Union threatened by Johnson’s U-turn government

Union threatened by Johnson’s U-turn government

Union threatened by Johnson’s U-turn government
UK prime minister Boris Johnson has built a reputation for leading a government that is distinguishing itself by its constant U-turns. (AFP)
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In just over a year since becoming UK prime minister, Boris Johnson has built a reputation for leading a government that is distinguishing itself by its constant U-turns; mainly because it never gets things right the first, or even the second, time. It takes a courageous politician to admit a mistake, apologize, repent and then change course, but, when this becomes habitual, questions of competence and suitability for the job become increasingly probing and frequent.

Had it not been for the coronavirus disease (COVID-19) pandemic, the headlines might have still been dealing entirely with Brexit. Nevertheless, despite leaving the EU seven months ago, the rules of the new relationship with our European neighbors are far from being agreed and settled, which is having a detrimental impact on the UK’s recovery from the tribulations of the pandemic.

The country is heading toward a perfect storm and, if it does not change course, this government is more likely than ever to bring about the decline and breakup of the Union. For more than four years, the entire British discourse has been largely preoccupied with Brexit, causing enormous frictions domestically and with the EU. In the process, the Brexit calamity claimed the scalps of two prime ministers. The result of the 2016 referendum astonished the Brexiteers as much as the Remain campaign. Johnson eventually got what he wanted by undermining his predecessor Theresa May and taking over at 10 Downing Street. He then signed a much worse Brexit deal than May had agreed but, thanks to the mysterious ways in which British politics works, won a general election with a huge majority.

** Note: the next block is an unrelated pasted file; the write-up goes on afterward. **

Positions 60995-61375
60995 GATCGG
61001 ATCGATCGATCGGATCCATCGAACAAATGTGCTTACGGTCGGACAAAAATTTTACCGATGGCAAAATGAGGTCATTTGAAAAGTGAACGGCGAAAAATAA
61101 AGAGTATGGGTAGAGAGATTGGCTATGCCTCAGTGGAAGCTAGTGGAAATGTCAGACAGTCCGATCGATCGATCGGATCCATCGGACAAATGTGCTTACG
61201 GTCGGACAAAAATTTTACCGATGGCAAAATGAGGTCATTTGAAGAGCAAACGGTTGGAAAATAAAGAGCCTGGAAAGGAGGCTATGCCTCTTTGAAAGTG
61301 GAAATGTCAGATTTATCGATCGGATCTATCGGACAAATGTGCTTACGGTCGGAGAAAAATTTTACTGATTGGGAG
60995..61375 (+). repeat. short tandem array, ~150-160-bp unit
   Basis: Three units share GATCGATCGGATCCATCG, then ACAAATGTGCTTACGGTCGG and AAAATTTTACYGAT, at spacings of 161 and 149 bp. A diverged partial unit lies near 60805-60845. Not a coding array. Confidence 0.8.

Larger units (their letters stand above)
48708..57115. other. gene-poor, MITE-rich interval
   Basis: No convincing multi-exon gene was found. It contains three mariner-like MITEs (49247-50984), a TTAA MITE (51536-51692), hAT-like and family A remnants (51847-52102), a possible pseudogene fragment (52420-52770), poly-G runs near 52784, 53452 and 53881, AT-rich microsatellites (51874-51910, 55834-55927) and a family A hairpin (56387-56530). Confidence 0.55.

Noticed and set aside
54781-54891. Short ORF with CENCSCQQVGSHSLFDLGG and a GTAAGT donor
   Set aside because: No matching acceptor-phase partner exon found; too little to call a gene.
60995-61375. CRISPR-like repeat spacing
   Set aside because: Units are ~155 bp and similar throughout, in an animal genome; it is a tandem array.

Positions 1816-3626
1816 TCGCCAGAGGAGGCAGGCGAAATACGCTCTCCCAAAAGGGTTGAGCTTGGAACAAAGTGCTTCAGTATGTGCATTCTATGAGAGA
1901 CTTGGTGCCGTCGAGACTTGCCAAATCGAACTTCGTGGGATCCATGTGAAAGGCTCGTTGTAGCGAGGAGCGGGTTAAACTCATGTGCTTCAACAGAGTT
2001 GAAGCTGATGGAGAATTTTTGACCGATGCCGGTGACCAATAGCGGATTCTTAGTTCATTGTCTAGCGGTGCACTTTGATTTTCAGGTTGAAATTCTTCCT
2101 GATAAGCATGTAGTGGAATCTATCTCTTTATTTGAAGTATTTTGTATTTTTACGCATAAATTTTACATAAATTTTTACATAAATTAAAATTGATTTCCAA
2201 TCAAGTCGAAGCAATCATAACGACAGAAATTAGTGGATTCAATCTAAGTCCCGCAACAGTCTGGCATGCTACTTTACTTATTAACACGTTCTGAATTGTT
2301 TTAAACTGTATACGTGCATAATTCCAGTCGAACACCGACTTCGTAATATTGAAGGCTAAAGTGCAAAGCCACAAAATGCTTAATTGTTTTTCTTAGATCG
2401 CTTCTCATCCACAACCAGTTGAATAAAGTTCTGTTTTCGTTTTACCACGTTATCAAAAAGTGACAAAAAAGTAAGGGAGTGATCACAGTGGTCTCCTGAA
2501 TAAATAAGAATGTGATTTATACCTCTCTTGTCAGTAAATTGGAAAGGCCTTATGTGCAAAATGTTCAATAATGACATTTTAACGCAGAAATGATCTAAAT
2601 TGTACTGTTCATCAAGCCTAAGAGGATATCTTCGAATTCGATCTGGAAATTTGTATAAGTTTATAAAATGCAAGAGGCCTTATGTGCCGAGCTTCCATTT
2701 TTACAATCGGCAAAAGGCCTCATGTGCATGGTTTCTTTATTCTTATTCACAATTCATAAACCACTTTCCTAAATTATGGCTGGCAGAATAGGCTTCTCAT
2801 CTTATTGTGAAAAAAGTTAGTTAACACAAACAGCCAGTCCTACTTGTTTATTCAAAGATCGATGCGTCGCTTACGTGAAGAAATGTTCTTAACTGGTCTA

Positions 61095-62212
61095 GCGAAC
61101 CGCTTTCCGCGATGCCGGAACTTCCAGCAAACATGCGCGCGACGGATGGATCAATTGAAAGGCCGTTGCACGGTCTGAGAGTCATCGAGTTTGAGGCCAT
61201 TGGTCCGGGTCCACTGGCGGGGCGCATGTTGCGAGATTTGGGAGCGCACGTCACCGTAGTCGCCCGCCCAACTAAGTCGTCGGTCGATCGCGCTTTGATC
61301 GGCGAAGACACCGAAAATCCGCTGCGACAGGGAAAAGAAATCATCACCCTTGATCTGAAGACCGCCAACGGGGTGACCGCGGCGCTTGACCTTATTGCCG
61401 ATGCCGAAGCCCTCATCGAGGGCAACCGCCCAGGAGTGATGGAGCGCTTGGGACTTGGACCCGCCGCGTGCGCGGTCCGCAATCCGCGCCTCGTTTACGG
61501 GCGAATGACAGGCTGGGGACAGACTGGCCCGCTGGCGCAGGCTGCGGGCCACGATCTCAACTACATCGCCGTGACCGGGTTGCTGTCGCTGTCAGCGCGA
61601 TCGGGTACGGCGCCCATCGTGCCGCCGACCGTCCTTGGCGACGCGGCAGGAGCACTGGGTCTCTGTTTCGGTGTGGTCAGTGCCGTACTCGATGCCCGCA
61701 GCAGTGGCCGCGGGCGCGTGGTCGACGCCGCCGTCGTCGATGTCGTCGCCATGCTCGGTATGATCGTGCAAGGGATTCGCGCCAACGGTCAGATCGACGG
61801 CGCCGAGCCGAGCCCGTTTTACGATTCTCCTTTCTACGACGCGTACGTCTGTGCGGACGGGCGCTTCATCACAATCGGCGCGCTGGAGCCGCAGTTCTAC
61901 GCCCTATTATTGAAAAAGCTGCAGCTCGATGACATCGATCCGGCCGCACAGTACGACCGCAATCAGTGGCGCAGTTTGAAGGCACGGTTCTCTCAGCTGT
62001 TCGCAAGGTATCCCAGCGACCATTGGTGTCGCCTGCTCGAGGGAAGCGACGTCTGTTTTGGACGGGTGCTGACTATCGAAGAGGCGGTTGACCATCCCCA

What Johnson discovered almost instantly is that running a country is way more difficult than undermining those who are in charge. Although national populism might reflect the current zeitgeist that is propelling to power unsuitable politicians with more ambition than aptitude, it far from equips them with the necessary skills or experience to govern. Even if one takes an extremely kind and forgiving stance toward the current British government, the reality is that it still has not managed to put a foot right.

Admittedly, no country or government worldwide has had an instant solution for the COVID-19 pandemic and its devastating social and economic consequences. However, the colossal health crisis brought to the fore many existing fundamental weaknesses and fragilities in British society, and by this exposed a leadership that is incapable of responding to them with any coherence, efficiency or sense of urgency.

Back at the beginning of the year, when the coronavirus first entered the global consciousness, the government acted with careless nonchalance, completely oblivious to the gravity of the situation and the urgent response that the unfolding tragic events required. Later, when the truth of the matter with all its implications finally dawned, it panicked. It was slow to put the National Health Service (NHS) and other essential services on high alert, it put the country under lockdown far too late, and its “world-beating” test and trace system has been a chronic failure. This appalling negligence and incompetence, which also exposed the results of the underfunding of the NHS over the 10 years the Conservative Party has been in power, has led to one of the world’s highest levels of infections and deaths per capita — world-beating indeed.